How to Measure Business Performance (And Why It's Important)

Updated November 20, 2022

Understanding how well a business is performing often requires more than just basic metrics, such as sales units and revenue. Organizations, especially large ones, often measure large amounts of data to understand where they're doing well and where they can improve. Knowing which data are valuable and how to measure and compare them can help you evaluate business performance, making you a stronger candidate for business positions. In this article, we explain what business performance is, provide steps for how to measure business performance, and discuss the benefits of using these measurements.

Explore jobs on Indeed
Part-time jobs
View more jobs on Indeed

What is business performance?

Business performance represents how successfully an organization is operating. What's optimal performance for one business can differ greatly from another. Businesses measure their performance differently depending on the industries in which they operate, their goals, and their size. Businesses measure their performance with metrics that assess the varied aspects of their processes. Organizations measure key performance indicators (KPIs) such as acquisition costs, costs per lead, customer retention rates, failure rates, and operating margins. Having accurate ways to measure their performance enables businesses to make better decisions and develop effective strategies.

Related: How to Define and Measure a Key Performance Indicator

How to measure business performance

Knowing how to measure business performance is important for anybody who works in business, but the process differs depending on the organization. Because businesses can measure their performance differently, there isn't one universal way of doing it, but there are basic steps that most businesses tend to follow. The following are some steps to measure business performance:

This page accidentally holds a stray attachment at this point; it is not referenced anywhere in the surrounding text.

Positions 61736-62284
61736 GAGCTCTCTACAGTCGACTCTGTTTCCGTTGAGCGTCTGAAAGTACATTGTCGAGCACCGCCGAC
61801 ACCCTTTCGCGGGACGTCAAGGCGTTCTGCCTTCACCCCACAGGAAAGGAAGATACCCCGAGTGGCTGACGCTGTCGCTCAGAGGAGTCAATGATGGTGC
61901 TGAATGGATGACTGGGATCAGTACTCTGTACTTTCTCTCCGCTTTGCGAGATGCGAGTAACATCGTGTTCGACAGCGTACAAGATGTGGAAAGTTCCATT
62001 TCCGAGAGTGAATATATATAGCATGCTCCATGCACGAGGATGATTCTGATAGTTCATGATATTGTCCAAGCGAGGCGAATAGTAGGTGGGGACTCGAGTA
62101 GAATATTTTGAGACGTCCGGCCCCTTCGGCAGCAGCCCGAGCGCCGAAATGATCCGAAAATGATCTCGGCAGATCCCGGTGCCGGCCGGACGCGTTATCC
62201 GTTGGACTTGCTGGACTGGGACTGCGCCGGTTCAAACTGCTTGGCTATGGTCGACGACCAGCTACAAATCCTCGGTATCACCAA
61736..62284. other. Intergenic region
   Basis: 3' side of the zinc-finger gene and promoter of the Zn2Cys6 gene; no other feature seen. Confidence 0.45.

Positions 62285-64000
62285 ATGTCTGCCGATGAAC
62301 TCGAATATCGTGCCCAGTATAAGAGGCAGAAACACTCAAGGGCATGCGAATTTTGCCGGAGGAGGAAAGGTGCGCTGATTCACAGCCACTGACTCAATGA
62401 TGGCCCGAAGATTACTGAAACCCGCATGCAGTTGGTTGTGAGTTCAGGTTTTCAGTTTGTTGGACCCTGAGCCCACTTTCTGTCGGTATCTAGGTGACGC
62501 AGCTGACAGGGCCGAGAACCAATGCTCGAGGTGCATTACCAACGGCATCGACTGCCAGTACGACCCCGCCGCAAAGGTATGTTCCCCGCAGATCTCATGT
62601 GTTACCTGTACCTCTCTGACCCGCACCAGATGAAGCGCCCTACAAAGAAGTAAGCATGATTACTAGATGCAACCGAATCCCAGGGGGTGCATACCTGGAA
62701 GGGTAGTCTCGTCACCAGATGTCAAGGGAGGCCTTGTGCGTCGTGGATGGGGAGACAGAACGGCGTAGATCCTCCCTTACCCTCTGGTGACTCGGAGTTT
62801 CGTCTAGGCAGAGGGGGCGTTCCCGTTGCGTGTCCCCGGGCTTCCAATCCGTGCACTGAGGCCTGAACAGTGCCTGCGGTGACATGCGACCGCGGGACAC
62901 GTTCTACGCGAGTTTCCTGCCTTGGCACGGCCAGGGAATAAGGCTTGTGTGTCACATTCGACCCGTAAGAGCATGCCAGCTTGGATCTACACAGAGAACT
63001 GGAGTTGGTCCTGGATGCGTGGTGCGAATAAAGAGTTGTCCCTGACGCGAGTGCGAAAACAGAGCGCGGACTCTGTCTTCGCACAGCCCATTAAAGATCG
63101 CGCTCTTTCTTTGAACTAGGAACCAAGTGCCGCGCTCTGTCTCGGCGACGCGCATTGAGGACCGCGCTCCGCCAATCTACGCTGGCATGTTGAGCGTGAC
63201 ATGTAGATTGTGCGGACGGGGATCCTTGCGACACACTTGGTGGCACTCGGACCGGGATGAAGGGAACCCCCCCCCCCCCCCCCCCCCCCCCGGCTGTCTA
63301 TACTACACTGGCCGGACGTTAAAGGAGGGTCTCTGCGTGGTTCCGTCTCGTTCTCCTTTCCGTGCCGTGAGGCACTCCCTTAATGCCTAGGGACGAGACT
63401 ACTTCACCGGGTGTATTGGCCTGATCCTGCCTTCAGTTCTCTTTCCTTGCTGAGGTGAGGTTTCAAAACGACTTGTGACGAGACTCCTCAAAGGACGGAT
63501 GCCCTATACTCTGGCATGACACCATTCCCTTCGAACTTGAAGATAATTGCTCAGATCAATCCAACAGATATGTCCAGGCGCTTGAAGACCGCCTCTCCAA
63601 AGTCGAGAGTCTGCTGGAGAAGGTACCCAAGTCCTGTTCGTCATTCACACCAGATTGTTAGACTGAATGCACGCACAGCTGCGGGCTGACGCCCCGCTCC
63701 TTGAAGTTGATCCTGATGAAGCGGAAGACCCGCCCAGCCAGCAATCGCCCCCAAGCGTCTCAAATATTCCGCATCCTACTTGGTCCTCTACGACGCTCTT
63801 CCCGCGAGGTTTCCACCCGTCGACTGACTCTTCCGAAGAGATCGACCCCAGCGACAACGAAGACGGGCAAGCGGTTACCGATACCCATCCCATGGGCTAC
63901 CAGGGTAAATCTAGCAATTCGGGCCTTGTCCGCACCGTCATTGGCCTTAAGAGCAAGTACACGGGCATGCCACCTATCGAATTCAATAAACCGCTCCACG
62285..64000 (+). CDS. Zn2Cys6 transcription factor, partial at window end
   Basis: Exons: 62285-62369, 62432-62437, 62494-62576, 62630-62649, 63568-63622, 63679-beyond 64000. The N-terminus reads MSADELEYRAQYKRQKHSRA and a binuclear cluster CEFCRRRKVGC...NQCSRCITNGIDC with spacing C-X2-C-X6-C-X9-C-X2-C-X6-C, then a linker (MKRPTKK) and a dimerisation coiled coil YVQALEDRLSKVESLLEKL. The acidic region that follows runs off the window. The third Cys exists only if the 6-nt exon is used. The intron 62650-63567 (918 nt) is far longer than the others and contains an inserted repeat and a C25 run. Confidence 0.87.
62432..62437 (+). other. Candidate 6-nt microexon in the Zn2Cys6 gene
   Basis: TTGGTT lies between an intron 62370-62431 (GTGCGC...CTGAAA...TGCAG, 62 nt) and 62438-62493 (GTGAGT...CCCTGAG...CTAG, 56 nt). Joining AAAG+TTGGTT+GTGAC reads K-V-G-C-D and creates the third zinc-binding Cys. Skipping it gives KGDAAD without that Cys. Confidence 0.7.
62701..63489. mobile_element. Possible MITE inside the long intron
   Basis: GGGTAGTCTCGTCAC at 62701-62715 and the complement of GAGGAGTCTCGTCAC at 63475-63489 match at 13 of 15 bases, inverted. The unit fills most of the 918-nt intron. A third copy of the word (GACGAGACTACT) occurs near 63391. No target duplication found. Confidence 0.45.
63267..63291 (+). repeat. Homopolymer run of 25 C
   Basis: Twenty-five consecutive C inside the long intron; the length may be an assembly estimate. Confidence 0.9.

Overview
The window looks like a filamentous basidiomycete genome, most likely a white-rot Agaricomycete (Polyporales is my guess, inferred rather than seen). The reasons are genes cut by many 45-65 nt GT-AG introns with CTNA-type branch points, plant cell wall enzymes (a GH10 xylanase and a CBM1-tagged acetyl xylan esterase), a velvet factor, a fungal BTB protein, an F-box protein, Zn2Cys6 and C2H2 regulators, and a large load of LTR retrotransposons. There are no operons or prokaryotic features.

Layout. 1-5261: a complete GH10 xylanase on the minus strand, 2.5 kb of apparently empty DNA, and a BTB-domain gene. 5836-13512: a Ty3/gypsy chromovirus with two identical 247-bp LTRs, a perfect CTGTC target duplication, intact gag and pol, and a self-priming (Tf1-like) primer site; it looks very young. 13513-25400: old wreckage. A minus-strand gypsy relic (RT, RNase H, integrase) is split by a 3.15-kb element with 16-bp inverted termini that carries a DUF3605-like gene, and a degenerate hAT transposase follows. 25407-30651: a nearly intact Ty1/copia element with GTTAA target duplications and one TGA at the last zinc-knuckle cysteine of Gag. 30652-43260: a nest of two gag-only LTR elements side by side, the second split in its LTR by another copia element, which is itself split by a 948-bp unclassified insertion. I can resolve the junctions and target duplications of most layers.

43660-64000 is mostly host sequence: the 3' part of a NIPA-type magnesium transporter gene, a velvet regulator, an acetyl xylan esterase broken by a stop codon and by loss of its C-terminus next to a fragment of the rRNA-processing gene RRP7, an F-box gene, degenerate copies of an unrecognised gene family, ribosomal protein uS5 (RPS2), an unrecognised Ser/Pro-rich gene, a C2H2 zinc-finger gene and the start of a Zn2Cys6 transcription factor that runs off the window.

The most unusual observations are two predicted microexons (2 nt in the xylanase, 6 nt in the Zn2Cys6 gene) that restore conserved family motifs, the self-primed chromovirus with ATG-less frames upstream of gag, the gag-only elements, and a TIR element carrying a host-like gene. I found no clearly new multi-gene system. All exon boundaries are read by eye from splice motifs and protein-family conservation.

1. Identify the goals of the business

Before you can measure the performance of a business, it's important to first outline the goals of that business. By establishing the parameters of success for a company, you can then develop useful measurement strategies that evaluate its progression toward those goals. A business may have such goals as growing its customer base or decreasing the time it takes to qualify leads.

It's often beneficial for a business to have both short- and long-term goals. Ideally, these goals relate to the company's health and security. Businesses often use critical success factors (CSFs) to represent their priorities. The following are some examples of CSFs on which businesses often focus:

  • customer engagement

  • customer satisfaction

  • effective leadership

  • employee satisfaction

  • high productivity

  • high profits

  • high output

  • qualified employees

  • reduced production costs

Related: What Is Business Performance Management? (With Steps)

2. Develop reliable metrics

Once you've established the goals of a business, the next step is to decide on the metrics you'd like to track. These metrics, the KPIs of a business, can produce valuable insights into the effectiveness of the current business strategies. Unlike CSFs, which express what success might look like for a company, KPIs represent quantifiable data that a company can use to track its progress toward its goals. Like CSFs, the KPIs a company chooses to measure might be specific to that company. The following are some examples of common KPIs a business might measure:

  • average sales value

  • customer satisfaction rates

  • debt-to-equity ratio

  • number of customers

  • number of return customers

  • revenue per customer

  • system downtime

  • website traffic

Related: What Is a Performance Metric? 4 Types to Use for Your Team